Dedicated mother, carer, and nursing student, Michelle Tran is on course to fulfilling her ambitions to become a children's nurse thanks to a well-deserved bursary award presented by the Helena Kennedy Foundation (HKF).
The 39-year-old mother of four from Greenwich enrolled onto the Nursing Level 3 Access to HE Diploma based at our Bexley Campus in September 2016 and within just one year, progressed successfully onto a BSc Children's Nursing degree at King's College London.
To help with the costs of essential equipment and extra childcare, she has recently been successful in winning a bursary award which was presented to her personally by Baroness Helena Kennedy QC at a special ceremony in the House of Lords.
At the age of 19, Michelle began studying for a degree in Biomedical Science at the University of Wolverhampton but left when she became pregnant with her first child. The birth of her second child resulted in complications that left her son with multiple disabilities and subsequently meant having to dedicate herself to his full-time care for a further 17 years.
Now, she aims to re-start her career in the medical profession and is using many of the skills she has learned over the intervening period, plus the theoretical knowledge picked up on her access course, to achieve a degree.
"Having done well at school in my GCSEs, I found that A levels were a different story altogether," said Michelle. "Maybe I'd had enough of studying by that time or I just needed something else to occupy my mind. I managed to scrape into university but it wasn't to last. However, from the moment I left, I've always had in the back of mind to return and achieve the highest possible qualification I can.
"Without good A-level grades, I chose the Access route to higher education and I'm so glad that I did. It meant having to condense my studies into two long days at College and the rest of the week would be spent looking after my son. It was incredibly hard work and I certainly burnt some midnight oil. The support I received from my tutors was fantastic and they helped me manage my time, gain lots of study skills and schedule my work so that it was always completed on time. In my final exams, I achieved distinction grades in all units."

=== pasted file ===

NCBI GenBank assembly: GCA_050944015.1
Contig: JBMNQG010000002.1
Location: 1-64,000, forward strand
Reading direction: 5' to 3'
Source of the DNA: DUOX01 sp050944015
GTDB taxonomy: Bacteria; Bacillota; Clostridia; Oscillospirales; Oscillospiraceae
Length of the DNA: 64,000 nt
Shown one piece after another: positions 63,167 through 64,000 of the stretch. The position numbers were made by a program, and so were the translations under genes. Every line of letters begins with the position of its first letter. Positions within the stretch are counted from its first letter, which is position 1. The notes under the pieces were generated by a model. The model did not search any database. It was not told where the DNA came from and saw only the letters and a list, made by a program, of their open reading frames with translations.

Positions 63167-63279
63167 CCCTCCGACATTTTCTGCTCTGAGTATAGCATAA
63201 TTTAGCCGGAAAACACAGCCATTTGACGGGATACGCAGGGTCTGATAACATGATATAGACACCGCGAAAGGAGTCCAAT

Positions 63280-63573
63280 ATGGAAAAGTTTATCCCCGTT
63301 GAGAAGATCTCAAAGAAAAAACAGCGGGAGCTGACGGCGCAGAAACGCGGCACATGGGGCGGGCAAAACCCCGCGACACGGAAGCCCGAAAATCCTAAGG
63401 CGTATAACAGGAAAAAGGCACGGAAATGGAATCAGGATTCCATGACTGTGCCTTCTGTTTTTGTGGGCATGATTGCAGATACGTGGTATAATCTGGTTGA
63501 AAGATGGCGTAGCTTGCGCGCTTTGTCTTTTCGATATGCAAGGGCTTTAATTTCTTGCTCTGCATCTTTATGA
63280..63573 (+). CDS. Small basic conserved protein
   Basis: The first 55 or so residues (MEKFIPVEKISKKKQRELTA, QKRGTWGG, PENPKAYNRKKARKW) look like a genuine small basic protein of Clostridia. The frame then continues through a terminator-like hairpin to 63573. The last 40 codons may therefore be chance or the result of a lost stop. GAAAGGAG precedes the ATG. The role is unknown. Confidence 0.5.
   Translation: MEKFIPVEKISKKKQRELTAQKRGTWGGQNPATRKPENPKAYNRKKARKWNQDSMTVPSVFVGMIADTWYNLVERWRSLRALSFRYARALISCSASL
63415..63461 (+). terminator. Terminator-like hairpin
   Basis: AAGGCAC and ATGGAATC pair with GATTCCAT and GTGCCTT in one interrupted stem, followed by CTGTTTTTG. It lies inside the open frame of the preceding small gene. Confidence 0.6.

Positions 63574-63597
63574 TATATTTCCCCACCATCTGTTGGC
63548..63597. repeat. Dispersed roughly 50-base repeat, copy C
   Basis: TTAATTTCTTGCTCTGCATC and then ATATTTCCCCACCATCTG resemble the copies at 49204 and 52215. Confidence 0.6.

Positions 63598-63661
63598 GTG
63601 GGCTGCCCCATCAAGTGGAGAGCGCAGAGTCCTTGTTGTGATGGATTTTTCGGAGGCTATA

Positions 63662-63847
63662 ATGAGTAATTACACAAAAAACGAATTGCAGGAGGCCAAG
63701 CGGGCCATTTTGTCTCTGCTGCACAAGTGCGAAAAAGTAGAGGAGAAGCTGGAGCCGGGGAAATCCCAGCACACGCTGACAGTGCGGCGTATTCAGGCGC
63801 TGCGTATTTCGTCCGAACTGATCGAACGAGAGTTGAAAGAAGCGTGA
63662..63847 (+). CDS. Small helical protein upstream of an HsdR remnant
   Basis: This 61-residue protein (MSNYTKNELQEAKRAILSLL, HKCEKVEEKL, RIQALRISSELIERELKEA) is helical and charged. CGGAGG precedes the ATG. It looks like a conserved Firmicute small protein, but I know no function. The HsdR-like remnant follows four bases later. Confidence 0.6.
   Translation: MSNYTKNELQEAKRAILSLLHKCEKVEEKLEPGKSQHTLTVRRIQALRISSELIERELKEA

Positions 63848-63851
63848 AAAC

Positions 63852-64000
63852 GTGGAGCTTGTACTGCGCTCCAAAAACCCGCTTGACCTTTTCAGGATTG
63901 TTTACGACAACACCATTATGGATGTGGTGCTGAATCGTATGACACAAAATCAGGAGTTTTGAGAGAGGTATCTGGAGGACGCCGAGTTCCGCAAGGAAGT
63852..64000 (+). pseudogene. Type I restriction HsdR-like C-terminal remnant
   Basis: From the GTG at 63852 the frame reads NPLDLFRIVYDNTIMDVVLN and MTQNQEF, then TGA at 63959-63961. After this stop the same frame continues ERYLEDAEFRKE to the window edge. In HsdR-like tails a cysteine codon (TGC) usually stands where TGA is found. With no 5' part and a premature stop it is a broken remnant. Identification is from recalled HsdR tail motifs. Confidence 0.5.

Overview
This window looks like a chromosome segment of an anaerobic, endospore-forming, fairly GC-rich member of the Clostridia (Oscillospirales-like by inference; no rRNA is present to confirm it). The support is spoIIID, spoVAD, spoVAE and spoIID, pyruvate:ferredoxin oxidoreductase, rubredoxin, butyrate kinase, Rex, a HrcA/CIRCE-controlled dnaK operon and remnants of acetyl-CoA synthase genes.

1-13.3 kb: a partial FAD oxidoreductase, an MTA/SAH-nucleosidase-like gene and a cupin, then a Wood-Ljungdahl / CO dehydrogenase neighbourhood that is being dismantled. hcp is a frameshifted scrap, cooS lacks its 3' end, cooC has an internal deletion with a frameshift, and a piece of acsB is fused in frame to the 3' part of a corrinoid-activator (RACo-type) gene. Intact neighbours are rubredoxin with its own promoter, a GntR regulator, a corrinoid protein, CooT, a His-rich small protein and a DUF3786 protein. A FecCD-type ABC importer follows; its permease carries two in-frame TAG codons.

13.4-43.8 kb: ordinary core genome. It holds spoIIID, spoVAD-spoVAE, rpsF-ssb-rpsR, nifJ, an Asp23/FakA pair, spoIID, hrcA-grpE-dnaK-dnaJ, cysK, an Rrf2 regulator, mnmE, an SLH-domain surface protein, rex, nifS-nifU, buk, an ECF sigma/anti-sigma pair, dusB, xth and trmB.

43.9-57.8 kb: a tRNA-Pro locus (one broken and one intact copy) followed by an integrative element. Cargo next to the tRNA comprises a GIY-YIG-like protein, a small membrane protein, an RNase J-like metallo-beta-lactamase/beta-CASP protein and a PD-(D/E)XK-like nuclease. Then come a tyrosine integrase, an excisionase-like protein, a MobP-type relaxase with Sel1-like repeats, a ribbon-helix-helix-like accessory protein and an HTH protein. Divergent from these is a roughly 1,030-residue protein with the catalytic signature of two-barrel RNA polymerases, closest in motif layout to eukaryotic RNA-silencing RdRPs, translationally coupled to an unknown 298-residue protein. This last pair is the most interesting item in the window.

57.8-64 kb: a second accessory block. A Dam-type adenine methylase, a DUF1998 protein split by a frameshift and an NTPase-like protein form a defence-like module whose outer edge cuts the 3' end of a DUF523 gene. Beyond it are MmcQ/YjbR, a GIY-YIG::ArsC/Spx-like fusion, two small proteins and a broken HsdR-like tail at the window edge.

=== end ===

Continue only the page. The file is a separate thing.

Having progressed to university, Michelle now has to complete a certain number of hours working at King's College Hospital on a children's neurosurgical ward. She works with children who have suffered from brain tumors, head and spine injuries and much more.
She continues: "I find the work I do very rewarding. I see them arrive in hospital in a very bad way, undergo very traumatic surgery and other procedures and I help to nurse them back to health. By the time they are leaving the ward in much better health and waving goodbye to me, I get a warm glow of pride and satisfaction. I can honestly say, it's well worth the hours of work I put in.
"I am always learning new things; no day is like the last and I feel like I'm using all of the skills and techniques I developed over the years caring for my own child. This means I have certainly not wasted all of that time out of education."
Her tutor, Paula Bloomfield is full of praise for Michelle and describes her as a 'model student'. She says: "Michelle is one of the most dedicated and admirable people I have ever met. She is highly intelligent, driven and possesses the natural abilities and caring nature that make her ideal for the job of a nurse. I'm very proud of her."
Michelle will graduate from university in 2020, the same year as her eldest daughter who is currently studying for a degree in geography at the University of Leeds. Both are looking forward to a double celebration.
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